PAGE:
Suicidal Tendencies - World Gone Mad (Cover Artwork)
Staff Review

Suicidal Tendencies

World Gone Mad (2016)

Suicidal records

Suicidal Tendencies went thirteen years between their two previous studio albums. It only took them three years to come raging back with World Gone Mad, and the results are similar. ST has been around for more than 30 years, with frontman ‘Cyco’ Mike Muir as the only constant. They are one of the key bands in the crossover scene, and have made a handful of classic LP’s. Suicidal Tendencies have a legacy that’s secure, but they’ve struggled with relevancy in recent years. Fortunately, they’re better right now than they’ve been in 15 years. Heavy touring has turned a bunch of hired guns into an actual cohesive unit.

The next most famous guy in the band at the moment is former Slayer drummer Dave Lombardo. He’s even listed second in the credits. (He’s also the only one in the band photo not decked out in ST gear from head to toe.) His thrash skills are put to good use here, plus he gets to play more funky fills and drum rolls than he did in his 20 years off and on with Slayer. Some people will no doubt complain about the lack of Rocky George and Robert Trujillo. It’s worth noting that lead guitarist Dean Pleasants has been in ST since 1996 and is officially their longest tenured guitarist. (George made it 11 years.) He’s also the best pure shredder the band has ever had. His molten Eddie VanHalen-esqe solos are both frequent and lengthy. (For better or worse.)

Musically, World Gone Mad has none of the blindingly fast hardcore punk of Suicidal Tendencies (1983) or Join the Army (1987). When it is fast, it’s thrash metal style. The rhythm guitar is choppy and the lead guitar is fluid. The bass has ST’s typical brightness and pops right out of the mix. Overall, it seems to aim for a sound more like How Will I laugh Tomorrow When I Can’t Even Smile Today (1988) or Lights...Camera...Revolution! (1990). That would make sense as that was the band’s most commercially successful era. They’re also peaking just in time to join the classic thrash resurgence happening with bands like Metallica, Slayer, Anthrax, Megadeth, Testament, Death Angel, D.R.I. and Exodus.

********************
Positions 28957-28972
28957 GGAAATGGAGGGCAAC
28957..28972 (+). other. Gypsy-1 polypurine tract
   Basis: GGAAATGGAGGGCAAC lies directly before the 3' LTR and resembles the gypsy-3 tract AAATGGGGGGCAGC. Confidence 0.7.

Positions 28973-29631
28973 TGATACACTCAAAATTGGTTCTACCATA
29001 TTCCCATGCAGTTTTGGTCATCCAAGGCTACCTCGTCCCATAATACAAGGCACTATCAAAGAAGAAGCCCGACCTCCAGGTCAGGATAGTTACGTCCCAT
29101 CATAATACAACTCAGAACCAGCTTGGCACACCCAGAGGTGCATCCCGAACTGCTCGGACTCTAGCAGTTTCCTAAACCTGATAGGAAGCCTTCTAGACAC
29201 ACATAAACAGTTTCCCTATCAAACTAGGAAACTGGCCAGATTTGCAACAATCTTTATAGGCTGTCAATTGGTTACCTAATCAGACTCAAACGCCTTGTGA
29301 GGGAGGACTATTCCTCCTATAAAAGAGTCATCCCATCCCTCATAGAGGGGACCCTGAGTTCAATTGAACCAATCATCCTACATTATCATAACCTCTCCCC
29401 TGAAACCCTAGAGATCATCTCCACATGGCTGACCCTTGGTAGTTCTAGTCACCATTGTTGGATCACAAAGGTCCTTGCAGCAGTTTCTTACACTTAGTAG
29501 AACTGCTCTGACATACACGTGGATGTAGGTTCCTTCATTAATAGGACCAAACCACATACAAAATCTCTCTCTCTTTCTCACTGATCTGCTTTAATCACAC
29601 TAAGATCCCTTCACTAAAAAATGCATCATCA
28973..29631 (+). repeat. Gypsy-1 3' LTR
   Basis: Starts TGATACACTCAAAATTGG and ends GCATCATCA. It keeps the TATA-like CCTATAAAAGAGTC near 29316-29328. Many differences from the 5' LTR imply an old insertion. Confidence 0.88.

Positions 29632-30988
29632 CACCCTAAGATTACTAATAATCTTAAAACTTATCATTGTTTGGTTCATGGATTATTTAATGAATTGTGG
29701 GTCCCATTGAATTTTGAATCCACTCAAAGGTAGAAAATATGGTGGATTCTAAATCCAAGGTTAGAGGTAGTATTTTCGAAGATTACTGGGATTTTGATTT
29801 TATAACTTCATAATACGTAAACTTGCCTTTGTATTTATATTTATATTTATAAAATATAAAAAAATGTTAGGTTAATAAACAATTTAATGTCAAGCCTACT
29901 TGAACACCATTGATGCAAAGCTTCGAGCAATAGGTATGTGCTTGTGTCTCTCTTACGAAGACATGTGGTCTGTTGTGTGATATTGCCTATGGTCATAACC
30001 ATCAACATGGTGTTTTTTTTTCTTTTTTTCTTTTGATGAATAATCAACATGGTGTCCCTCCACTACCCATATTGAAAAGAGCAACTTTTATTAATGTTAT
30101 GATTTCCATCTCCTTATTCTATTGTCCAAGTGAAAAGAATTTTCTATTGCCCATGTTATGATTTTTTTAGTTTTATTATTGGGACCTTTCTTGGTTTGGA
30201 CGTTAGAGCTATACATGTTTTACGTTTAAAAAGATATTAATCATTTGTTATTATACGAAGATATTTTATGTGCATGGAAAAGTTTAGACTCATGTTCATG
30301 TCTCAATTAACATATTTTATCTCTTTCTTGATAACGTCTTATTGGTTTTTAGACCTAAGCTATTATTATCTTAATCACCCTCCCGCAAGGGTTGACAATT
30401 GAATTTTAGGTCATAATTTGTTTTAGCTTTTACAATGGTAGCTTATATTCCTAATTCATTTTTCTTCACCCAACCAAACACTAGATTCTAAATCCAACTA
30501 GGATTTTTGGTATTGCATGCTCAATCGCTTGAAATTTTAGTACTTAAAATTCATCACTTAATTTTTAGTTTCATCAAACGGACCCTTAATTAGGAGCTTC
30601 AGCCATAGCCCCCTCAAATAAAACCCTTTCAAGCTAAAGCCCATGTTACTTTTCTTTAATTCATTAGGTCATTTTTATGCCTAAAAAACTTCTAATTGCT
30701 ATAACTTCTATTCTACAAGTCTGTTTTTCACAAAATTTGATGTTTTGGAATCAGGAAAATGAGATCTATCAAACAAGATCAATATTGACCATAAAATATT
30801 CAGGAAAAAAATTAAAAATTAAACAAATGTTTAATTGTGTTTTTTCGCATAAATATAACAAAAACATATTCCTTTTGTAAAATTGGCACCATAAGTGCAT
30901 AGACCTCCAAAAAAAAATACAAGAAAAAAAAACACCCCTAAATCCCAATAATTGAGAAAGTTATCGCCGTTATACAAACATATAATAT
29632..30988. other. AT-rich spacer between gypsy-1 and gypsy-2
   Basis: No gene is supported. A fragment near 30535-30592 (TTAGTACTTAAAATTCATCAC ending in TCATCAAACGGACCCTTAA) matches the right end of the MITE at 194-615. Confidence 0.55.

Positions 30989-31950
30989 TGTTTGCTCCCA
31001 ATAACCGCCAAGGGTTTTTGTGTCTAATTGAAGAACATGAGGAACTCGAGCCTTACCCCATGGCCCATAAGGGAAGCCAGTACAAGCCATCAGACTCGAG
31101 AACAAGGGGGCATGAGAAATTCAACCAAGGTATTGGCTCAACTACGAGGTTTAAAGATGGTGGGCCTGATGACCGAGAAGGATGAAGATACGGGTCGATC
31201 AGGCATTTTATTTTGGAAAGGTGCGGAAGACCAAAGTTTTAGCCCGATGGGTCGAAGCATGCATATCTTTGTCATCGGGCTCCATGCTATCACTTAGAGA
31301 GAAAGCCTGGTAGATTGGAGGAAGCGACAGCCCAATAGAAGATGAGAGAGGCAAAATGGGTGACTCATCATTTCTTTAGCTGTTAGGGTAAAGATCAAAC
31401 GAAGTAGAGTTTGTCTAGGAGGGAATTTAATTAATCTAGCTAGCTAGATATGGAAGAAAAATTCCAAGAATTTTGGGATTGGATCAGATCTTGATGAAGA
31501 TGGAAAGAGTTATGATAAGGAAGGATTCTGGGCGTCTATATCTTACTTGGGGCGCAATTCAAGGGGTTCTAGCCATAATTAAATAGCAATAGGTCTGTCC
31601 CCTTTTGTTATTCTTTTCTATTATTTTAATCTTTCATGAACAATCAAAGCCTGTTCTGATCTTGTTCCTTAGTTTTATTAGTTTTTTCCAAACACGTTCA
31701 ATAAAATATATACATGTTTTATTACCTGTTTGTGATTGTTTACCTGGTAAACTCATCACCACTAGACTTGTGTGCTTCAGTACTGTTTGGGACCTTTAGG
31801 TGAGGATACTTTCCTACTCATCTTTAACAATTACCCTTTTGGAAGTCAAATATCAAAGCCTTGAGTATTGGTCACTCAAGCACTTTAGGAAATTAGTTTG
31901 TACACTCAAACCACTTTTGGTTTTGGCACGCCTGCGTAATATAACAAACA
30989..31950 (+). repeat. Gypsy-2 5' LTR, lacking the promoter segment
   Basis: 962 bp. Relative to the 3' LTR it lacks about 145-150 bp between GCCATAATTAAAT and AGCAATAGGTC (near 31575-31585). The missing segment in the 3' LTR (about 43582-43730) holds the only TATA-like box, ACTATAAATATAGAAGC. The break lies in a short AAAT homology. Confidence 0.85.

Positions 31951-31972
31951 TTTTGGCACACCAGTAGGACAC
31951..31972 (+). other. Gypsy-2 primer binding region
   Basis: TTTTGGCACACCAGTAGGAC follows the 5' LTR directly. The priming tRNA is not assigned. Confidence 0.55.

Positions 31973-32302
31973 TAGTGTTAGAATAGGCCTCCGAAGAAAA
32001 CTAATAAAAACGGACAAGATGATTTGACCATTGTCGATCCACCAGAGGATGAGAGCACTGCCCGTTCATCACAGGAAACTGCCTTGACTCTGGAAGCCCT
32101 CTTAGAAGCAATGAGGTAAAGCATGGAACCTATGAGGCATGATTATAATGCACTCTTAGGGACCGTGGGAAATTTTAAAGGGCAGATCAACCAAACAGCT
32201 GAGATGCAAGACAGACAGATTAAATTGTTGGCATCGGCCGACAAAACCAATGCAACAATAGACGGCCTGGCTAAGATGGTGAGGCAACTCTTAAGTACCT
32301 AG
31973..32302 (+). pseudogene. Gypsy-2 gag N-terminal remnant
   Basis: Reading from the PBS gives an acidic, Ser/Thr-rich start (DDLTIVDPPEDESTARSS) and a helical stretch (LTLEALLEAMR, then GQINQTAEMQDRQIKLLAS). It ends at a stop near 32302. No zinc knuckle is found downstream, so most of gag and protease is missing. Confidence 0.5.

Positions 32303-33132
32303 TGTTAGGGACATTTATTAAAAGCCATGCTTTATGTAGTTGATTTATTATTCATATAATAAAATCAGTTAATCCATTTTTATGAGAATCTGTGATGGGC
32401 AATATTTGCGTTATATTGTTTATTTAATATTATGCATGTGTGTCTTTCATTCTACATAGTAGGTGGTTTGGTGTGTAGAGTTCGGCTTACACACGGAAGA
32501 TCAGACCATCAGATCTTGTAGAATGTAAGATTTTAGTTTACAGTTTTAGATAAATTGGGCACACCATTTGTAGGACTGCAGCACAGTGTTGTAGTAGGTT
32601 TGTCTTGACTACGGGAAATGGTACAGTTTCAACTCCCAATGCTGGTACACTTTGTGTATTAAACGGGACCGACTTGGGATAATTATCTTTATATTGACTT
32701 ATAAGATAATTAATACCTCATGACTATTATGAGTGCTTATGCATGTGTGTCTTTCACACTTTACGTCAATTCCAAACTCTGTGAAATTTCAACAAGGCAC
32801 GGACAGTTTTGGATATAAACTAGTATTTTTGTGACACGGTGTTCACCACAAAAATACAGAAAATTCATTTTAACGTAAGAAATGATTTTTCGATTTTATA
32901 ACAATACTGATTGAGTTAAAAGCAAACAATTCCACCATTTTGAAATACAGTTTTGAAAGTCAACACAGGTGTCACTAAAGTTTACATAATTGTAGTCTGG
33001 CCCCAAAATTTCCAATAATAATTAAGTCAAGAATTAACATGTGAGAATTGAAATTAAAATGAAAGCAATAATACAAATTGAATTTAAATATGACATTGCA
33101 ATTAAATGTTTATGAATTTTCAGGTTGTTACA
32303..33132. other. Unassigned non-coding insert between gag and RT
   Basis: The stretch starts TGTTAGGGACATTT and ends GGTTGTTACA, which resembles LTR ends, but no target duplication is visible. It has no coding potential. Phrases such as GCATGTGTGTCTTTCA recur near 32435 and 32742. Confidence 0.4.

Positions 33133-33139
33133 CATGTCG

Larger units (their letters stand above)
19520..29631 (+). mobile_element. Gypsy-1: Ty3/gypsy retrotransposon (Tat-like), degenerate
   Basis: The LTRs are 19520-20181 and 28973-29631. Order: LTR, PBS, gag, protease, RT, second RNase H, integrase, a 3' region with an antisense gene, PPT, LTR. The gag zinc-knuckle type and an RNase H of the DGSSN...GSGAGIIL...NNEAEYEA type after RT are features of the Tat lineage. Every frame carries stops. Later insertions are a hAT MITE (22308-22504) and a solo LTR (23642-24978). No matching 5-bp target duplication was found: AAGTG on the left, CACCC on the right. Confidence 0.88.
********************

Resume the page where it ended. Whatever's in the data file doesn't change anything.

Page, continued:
It’s safe to assume that album opener “Clap Like Ozzy” isn’t encouraging you to stumble around mumbling like a braindead fool. Rather it embraces the idea of living life to the very fullest. (Is Ozzy Osbourne really the best example of this?) “The New Degeneration” tries to recapture a little of the adolescent angst that dominated ST’s early material. The record really hits its stride on “Get Your Fight On!” and “World Gone Mad!”. (Two songs in a row with exclamation points in the titles!) The title track is funky and infectious and borrows a riff from the Rage Against The Machine songbook. “One Finger Salute” is a bit too obvious, but you won’t care because it’s a fun listen.

“Happy Never After” is a great example of the duality of Cyco Miko. He’s constantly talking about the many problems in life, yet he seems to maintain a hopeful outlook. It might seem counterintuitive, but ultimately ST equals PMA. “The Struggle Is Real” is the record’s shortest song at just under three minutes. “Still Dying To Live” is the longest at nearly eight meandering minutes. It’s a good representation of what’s most wrong with World Gone Mad. Its eleven songs clock in at a bloated 56 minutes. This record would likely have had a lot more impact at 40 minutes or so. Technically oriented thrash bands can get away with longer, more intricate songs. Here it comes across as repetitive with too many overindulgent guitar solos.

Suicidal Tendencies has a long history of re-recording older material. Here they bafflingly redo “This World” to close the album. It’s a not radically different version of the same song that closed their previous album 13 (2013). Despite its foibles, World Gone Mad has to be considered a success. It’s got some great songs with great riffs and great messages. Fans will be glad to hear the new material and to know that ST is more than just a nostalgia act. This album, like the last, is rock solid. The two combined have more than proven that Suicidal Tendencies is still a musical force to be reckoned with.